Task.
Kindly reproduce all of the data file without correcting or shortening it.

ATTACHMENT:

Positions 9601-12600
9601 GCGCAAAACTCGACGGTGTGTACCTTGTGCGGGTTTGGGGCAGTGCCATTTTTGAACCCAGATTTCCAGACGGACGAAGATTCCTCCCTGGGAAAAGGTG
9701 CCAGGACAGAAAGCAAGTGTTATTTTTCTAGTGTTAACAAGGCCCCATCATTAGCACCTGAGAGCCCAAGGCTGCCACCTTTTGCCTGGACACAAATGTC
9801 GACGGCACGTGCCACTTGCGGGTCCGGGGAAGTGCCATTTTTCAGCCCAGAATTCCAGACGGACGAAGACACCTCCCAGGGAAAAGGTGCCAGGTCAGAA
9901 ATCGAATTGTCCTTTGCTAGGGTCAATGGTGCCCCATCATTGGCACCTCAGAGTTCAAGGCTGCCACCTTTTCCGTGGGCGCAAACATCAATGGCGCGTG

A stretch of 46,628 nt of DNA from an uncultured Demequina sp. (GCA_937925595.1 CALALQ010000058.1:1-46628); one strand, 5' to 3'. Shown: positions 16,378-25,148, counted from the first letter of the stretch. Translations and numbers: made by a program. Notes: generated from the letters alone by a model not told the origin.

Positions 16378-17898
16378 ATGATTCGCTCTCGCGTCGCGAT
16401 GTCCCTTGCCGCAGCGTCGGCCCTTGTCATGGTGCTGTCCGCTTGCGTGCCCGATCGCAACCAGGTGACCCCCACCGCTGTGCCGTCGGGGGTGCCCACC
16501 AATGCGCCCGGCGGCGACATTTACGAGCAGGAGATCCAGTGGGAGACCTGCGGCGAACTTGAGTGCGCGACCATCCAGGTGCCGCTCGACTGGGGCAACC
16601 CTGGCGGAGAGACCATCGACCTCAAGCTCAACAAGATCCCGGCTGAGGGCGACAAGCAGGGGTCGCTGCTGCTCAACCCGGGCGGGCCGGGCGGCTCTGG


Positions 9601-12600
9601 GCGCAAAACTCGACGGTGTGTACCTTGTGCGGGTTTGGGGCAGTGCCATTTTTGAACCCAGATTTCCAGACGGACGAAGATTCCTCCCTGGGAAAAGGTG
9701 CCAGGACAGAAAGCAAGTGTTATTTTTCTAGTGTTAACAAGGCCCCATCATTAGCACCTGAGAGCCCAAGGCTGCCACCTTTTGCCTGGACACAAATGTC
9801 GACGGCACGTGCCACTTGCGGGTCCGGGGAAGTGCCATTTTTCAGCCCAGAATTCCAGACGGACGAAGACACCTCCCAGGGAAAAGGTGCCAGGTCAGAA
9901 ATCGAATTGTCCTTTGCTAGGGTCAATGGTGCCCCATCATTGGCACCTCAGAGTTCAAGGCTGCCACCTTTTCCGTGGGCGCAAACATCAATGGCGCGTG

A stretch of 46,628 nt of DNA from an uncultured Demequina sp. (GCA_937925595.1 CALALQ010000058.1:1-46628); one strand, 5' to 3'. Shown: positions 16,378-25,148, counted from the first letter of the stretch. Translations and numbers: made by a program. Notes: generated from the letters alone by a model not told the origin.

Positions 16378-17898
16378 ATGATTCGCTCTCGCGTCGCGAT
16401 GTCCCTTGCCGCAGCGTCGGCCCTTGTCATGGTGCTGTCCGCTTGCGTGCCCGATCGCAACCAGGTGACCCCCACCGCTGTGCCGTCGGGGGTGCCCACC
16501 AATGCGCCCGGCGGCGACATTTACGAGCAGGAGATCCAGTGGGAGACCTGCGGCGAACTTGAGTGCGCGACCATCCAGGTGCCGCTCGACTGGGGCAACC
16601 CTGGCGGAGAGACCATCGACCTCAAGCTCAACAAGATCCCGGCTGAGGGCGACAAGCAGGGGTCGCTGCTGCTCAACCCGGGCGGGCCGGGCGGCTCTGG